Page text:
Did the Synagogue in Nazareth Have All the Scrolls of the OT?

In yesterday’s post I told you about a new book called The World of the New Testament. I read the chapter by E. Randolph Richards on “Reading, Writing, and Manuscripts.” In a short sidebar Richards makes the following observation:

“Scriptures were not gathered into a single volume or discrete collection until after the NT period. A complete ‘Bible’ would require seventy-eight papyrus rolls. Also, writings were very expensive. Most synagogues in Jesus’ day could afford only a few scrolls. This may explain why Jesus quotes from Deuteronomy, Isaiah, and Psalms. Perhaps Nazareth could afford only one from each section of Scripture. Certainly a complete OT (an anachronistic term for several reasons) would have been found in few places, perhaps only in the Judean temple. Likely there were entire books of the Jewish Scriptures that Peter or John had never even heard. Having a complete set of Scripture is a modern experience.” (355)

This made me really think. I was always told the reason Jesus quoted Deuteronomy, Isaiah and Psalms the most was because they were his favorite books. If Richards is correct (I admit there is some speculation here as does Richards–he says, “perhaps.”) then Jesus may have simply been more familiar with these three books because that is what he had most access to.  It’s something to think about.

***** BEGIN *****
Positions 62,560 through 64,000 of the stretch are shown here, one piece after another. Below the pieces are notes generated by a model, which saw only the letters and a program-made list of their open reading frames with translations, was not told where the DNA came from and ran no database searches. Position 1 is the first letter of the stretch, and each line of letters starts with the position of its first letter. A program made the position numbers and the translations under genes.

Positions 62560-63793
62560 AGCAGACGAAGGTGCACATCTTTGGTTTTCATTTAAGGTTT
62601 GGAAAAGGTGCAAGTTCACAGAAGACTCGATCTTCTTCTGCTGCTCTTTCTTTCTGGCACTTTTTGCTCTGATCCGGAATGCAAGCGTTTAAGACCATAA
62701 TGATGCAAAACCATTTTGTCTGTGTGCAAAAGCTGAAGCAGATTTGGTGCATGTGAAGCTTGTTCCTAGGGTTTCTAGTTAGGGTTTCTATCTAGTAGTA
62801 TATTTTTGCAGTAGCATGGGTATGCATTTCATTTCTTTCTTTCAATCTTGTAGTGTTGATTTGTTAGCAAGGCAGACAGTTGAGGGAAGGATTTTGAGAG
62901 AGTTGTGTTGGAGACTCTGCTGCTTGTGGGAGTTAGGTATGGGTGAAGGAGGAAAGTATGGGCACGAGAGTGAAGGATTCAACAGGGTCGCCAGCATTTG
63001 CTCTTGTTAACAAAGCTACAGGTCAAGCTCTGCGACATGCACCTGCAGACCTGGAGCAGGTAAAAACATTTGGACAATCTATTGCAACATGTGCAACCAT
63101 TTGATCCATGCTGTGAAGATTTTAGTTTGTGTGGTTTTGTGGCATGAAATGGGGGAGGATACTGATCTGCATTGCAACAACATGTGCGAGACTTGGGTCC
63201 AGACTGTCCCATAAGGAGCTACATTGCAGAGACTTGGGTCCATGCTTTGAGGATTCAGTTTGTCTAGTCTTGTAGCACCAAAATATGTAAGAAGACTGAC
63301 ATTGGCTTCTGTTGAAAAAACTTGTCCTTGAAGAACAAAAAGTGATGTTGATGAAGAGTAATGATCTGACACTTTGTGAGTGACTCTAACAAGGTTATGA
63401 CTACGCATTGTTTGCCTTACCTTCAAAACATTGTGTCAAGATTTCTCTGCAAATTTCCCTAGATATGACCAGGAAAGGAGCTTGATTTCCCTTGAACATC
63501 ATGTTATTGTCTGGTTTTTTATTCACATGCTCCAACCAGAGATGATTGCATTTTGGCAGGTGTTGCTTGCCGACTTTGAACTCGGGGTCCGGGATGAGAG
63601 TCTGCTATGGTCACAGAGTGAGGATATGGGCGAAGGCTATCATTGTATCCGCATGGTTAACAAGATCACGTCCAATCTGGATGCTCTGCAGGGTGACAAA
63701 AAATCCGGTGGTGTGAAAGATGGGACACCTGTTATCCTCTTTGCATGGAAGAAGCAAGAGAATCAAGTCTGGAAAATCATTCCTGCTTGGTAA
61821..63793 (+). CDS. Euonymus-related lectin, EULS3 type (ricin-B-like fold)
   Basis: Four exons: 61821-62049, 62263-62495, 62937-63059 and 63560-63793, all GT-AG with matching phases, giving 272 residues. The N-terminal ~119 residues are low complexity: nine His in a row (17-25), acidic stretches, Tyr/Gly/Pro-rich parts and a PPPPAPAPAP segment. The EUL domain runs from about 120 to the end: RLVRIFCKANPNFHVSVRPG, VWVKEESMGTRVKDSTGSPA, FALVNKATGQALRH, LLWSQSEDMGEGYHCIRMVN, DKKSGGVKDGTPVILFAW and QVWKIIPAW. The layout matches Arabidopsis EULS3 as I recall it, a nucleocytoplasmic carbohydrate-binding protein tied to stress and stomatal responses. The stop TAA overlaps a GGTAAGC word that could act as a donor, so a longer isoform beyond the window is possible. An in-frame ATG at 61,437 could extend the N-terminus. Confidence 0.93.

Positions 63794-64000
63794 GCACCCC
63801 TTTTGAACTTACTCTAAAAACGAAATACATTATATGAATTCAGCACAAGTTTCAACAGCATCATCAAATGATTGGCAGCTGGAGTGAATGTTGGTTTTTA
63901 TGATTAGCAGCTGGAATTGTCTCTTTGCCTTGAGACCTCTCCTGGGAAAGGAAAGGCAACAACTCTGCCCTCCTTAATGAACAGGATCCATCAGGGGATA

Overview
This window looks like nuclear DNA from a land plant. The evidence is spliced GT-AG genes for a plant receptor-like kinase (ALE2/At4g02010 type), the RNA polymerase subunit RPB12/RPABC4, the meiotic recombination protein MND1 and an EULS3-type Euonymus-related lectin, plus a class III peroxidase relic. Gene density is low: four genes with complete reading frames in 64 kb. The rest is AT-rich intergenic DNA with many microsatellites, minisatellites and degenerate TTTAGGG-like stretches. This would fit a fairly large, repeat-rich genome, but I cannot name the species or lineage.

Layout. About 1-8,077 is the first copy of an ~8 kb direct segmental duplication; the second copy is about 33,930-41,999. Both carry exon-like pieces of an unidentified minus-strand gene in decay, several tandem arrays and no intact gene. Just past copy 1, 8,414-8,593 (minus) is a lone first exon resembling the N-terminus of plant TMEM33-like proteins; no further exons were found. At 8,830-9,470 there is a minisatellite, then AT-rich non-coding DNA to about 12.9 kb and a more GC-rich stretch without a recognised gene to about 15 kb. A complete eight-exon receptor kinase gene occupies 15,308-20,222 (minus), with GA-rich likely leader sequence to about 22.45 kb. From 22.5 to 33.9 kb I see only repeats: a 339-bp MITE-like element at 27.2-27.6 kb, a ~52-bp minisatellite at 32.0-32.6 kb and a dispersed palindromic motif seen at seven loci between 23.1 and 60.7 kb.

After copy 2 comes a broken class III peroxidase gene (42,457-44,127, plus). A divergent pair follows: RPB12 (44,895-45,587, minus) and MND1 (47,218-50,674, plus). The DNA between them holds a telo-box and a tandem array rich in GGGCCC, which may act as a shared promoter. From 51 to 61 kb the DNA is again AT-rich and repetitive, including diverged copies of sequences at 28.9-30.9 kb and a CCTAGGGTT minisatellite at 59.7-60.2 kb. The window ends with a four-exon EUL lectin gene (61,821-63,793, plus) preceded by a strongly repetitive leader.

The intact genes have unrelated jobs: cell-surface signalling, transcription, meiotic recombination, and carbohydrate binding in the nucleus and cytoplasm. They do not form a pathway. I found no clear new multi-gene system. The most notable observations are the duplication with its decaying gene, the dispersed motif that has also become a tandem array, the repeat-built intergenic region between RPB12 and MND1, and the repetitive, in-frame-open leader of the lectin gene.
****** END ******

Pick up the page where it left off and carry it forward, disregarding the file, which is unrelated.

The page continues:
World of the New Testament


About Louis

I am a 1997 graduate of Trinity Evangelical Divinity School.
This entry was posted in Biblical Studies. Bookmark the permalink.

One Response to Did the Synagogue in Nazareth Have All the Scrolls of the OT?

  1. Sean Lu says:

    Maybe a better way to put it is: Jesus quote these books because they are more familiar to his audience. I don’t think Jesus would be limited by the availability of the scrolls in the Synagogue, because he should know every word in the Scripture,


Leave a Reply

Fill in your details below or click an icon to log in:

WordPress.com Logo

You are commenting using your WordPress.com account. Log Out /  Change )

Google+ photo

You are commenting using your Google+ account. Log Out /  Change )

Twitter picture

You are commenting using your Twitter account. Log Out /  Change )

Facebook photo

You are commenting using your Facebook account. Log Out /  Change )


Connecting to %s